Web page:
Natalie Walton is a mother of reinvention. By all appearances, she traded a fast-lane city career in magazines for a slow-lane life on acreage, connecting with nature and her family.
But appearances can be deceiving – when we caught up with this multi-tasking mumma of four, she was still happily juggling more than a few balls, and doing it with style. Just try to keep up...
As a writer, stylist, shop owner @imprint_house, author and mother of four @theindigocrew, your list of accomplishments are head-spinning... Are there any other roles that you one day dream of adding to your bio?
There are lots! I like change, and variety and challenging myself. Right now I am the midst of renovating an artist’s studio on our property and turning it into guest accommodation, and we've also bought a 1977 Millard caravan which we are giving some love to ahead of hopefully many family adventures.
You have successfully woven writing and styling together as a career for many years. You were formerly deputy editor at one of Australia's top-selling interior magazines Real Living, and prior to this worked as a journalist for more than 10 years. Many women aspire to achieve such an accomplished resume; what was the catalyst for your most recent career change?
Part of the reason was that I had been in my role at Real Living for five years, and was ready for a new challenge. But also I had started a family and wanted more flexibility. It’s been quite a journey since then. Essentially, I am still doing many of those roles - and continue to freelance for many of my former colleagues - but now I do it from the comfort of my own home.
As a mother, and someone who has successfully made a career change, if you were to assume the role of mentor to other mums in a similar position, what advice would you give them to support their moment of reinvention?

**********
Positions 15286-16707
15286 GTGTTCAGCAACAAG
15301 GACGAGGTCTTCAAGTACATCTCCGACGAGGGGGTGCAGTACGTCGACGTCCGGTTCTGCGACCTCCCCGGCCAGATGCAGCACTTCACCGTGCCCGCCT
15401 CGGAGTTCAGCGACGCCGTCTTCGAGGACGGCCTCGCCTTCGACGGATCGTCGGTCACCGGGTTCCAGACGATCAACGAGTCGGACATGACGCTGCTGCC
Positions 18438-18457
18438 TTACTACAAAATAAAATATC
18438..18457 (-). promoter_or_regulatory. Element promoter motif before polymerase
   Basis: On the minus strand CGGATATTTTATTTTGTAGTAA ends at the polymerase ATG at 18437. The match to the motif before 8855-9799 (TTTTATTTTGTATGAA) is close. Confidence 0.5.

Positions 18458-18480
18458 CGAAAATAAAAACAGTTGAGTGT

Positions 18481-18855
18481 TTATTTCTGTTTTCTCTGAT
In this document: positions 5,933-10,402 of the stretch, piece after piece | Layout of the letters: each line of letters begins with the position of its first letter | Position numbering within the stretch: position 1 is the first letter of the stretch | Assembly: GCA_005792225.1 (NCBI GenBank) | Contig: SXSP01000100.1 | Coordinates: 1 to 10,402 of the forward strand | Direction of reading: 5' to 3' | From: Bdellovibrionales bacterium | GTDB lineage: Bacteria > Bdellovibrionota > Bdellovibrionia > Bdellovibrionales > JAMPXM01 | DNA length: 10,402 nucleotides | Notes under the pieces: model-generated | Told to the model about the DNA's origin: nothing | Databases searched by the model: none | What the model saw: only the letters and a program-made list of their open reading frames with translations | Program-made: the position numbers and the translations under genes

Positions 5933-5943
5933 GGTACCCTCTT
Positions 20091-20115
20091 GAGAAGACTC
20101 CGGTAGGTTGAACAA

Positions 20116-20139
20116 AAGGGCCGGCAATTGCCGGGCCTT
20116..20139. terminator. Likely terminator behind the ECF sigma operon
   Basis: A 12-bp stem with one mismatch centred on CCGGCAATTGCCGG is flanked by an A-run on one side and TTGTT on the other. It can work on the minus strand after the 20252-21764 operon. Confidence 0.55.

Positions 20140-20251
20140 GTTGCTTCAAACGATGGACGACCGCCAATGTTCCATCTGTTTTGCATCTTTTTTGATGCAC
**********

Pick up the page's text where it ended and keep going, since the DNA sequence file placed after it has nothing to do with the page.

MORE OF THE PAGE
If you really want something, you can make it happen. But generally it has to be for the right reasons – not because you think that’s what will make you happy, or you want to be like someone else or please someone else. Instead, it has to be because it’s something that’s true to you, and what makes you genuinely happy. If that’s the case, and you put time and energy into it and keep on trying despite the various setbacks that will come your way, one way or another, you will make it happen.
As a self-confessed lover of timeless and thoughtful design, which items do you feel are worth splurging on?
If I had an infinite budget, I would buy more art... and more timeless thoughtful design pieces! I would love to own an Arne Norell Safari Chair and a Serge Mouille wall light.
Tell us about the personalities of your four children.
They are all so incredibly different. As a parent, that has been one of the joys of watching them grow and develop. I used to always wonder about the nature/nurture debate – which had a stronger influence. And while I think we can have a huge impact on our children, in terms of how we raise them and relate to them, they are also their own individual selves. And I can look back on all of my children, and see that their personalities were within them even as a tiny baby. My eldest son used to sit for hours playing with trains when he was a toddler, and he continues to have that same focus today. My eldest daughter is a dreamer and lives in her own magical world of imagination. She has always been quite a sensitive and sensory person. Her younger sister is a do-er. If we can’t find something in the house, we ask her because she can find everything, and organises all of us! Our youngest son is such a delight. He has been a happy and easygoing baby from the start. He loves music, more than any of the others, and his siblings are his world.
As a mother of four, and as a successful entrepreneur, what strategies do you adopt to achieve a work-life balance?
I have an incredibly supportive husband. We've been in partnership in all areas of our lives for the past three years since he sold his own business. At the moment he cooks more than me, but other times our roles swap. We both share household roles and co-parent. Family is incredibly important to both of us.